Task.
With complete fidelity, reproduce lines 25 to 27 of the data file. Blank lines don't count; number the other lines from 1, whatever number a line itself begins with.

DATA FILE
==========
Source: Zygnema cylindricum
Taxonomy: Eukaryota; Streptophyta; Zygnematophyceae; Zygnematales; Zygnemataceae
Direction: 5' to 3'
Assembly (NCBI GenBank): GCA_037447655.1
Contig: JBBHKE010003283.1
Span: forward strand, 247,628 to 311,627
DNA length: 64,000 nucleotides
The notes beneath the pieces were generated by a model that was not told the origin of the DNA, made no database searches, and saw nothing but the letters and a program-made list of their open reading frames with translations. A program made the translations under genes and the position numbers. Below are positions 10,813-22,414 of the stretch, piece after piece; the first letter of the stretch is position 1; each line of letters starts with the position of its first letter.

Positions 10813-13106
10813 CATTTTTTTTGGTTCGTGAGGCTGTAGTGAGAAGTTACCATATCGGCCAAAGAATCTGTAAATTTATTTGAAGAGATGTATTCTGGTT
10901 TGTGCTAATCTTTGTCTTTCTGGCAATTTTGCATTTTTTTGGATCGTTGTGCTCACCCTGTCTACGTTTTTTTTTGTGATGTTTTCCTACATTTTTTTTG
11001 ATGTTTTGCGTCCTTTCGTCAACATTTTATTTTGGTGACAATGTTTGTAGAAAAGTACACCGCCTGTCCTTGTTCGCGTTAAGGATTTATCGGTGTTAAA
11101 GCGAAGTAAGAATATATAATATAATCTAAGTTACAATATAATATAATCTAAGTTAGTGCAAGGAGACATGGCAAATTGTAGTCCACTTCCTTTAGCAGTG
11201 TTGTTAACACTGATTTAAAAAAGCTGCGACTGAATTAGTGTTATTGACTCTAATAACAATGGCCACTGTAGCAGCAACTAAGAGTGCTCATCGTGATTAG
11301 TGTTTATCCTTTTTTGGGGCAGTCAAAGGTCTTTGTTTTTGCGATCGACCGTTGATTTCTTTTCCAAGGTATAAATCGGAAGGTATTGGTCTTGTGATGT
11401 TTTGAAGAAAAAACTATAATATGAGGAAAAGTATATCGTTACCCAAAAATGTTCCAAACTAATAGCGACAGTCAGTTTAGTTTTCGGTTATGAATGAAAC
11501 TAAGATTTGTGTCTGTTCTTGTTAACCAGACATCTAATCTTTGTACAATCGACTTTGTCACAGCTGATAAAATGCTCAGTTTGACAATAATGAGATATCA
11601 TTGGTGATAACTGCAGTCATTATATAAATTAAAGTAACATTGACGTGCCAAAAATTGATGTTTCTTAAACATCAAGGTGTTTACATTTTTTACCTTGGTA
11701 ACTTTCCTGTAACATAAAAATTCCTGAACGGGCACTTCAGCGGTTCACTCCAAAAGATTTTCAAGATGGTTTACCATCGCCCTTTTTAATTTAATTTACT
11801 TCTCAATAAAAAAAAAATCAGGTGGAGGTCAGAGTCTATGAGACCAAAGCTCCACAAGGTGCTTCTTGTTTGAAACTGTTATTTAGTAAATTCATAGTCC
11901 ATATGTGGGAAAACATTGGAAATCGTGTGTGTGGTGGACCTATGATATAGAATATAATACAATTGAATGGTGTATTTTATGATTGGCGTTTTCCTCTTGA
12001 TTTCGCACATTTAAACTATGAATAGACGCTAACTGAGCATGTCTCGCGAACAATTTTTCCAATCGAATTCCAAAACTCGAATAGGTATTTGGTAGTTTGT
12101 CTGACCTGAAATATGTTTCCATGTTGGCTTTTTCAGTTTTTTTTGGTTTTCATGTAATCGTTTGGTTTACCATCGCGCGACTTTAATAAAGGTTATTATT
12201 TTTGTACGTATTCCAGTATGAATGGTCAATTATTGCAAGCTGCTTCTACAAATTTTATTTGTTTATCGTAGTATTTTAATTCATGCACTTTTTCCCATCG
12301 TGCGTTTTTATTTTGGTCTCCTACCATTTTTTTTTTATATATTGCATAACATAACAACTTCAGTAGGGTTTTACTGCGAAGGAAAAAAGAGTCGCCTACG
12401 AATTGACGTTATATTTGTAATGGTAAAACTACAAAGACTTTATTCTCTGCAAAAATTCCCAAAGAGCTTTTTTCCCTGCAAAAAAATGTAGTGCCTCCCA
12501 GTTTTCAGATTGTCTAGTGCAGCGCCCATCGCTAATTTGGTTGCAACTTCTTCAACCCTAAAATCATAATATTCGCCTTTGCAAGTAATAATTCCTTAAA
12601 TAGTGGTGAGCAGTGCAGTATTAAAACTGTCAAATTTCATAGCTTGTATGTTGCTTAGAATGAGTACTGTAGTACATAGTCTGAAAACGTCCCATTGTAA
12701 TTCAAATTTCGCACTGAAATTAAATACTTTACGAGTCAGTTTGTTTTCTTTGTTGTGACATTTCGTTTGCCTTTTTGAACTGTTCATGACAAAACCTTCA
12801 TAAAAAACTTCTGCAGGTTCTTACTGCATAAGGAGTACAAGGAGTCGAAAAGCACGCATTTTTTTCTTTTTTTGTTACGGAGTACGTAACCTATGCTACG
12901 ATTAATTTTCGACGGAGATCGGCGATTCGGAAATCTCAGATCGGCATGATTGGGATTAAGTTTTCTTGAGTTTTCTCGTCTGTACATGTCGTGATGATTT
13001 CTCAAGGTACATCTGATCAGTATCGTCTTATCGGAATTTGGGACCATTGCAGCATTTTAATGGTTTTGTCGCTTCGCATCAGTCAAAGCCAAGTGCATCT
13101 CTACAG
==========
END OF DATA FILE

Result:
12301 TGCGTTTTTATTTTGGTCTCCTACCATTTTTTTTTTATATATTGCATAACATAACAACTTCAGTAGGGTTTTACTGCGAAGGAAAAAAGAGTCGCCTACG
12401 AATTGACGTTATATTTGTAATGGTAAAACTACAAAGACTTTATTCTCTGCAAAAATTCCCAAAGAGCTTTTTTCCCTGCAAAAAAATGTAGTGCCTCCCA
12501 GTTTTCAGATTGTCTAGTGCAGCGCCCATCGCTAATTTGGTTGCAACTTCTTCAACCCTAAAATCATAATATTCGCCTTTGCAAGTAATAATTCCTTAAA